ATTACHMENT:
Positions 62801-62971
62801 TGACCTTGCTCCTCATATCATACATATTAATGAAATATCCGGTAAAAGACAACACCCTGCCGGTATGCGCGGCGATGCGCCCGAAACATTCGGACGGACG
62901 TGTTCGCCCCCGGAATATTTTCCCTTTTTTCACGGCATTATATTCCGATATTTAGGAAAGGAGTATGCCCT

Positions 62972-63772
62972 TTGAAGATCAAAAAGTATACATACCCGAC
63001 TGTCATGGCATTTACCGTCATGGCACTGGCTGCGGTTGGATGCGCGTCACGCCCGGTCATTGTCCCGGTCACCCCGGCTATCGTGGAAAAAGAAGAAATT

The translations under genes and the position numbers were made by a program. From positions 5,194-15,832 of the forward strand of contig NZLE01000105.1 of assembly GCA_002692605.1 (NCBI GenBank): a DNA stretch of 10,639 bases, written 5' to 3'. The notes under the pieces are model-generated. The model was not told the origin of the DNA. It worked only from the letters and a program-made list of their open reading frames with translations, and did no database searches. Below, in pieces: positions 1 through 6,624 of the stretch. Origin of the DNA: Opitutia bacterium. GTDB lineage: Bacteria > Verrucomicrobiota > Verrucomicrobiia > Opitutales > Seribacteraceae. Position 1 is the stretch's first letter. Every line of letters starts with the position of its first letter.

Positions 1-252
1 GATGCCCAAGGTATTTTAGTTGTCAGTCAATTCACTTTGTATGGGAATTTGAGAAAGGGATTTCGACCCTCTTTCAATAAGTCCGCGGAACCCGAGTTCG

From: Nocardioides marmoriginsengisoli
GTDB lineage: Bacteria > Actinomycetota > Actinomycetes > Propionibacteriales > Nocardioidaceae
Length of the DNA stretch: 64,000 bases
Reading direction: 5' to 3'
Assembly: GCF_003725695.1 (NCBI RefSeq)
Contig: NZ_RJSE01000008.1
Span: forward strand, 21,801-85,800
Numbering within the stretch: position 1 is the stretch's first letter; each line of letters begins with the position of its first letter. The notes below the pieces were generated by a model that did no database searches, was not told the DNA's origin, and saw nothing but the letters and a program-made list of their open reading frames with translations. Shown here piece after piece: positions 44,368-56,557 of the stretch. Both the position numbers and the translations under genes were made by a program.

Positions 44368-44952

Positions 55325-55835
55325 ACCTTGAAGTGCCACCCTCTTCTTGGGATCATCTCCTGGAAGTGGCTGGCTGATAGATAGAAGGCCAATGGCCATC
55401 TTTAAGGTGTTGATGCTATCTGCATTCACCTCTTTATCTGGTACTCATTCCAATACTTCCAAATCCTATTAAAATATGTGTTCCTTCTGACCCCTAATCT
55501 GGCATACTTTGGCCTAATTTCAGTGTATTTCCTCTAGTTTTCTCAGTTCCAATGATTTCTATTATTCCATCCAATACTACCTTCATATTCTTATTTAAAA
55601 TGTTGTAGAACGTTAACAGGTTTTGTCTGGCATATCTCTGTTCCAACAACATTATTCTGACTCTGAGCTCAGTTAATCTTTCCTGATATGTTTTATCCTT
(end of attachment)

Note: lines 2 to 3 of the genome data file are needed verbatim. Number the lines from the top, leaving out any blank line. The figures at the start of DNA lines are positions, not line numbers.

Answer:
62801 TGACCTTGCTCCTCATATCATACATATTAATGAAATATCCGGTAAAAGACAACACCCTGCCGGTATGCGCGGCGATGCGCCCGAAACATTCGGACGGACG
62901 TGTTCGCCCCCGGAATATTTTCCCTTTTTTCACGGCATTATATTCCGATATTTAGGAAAGGAGTATGCCCT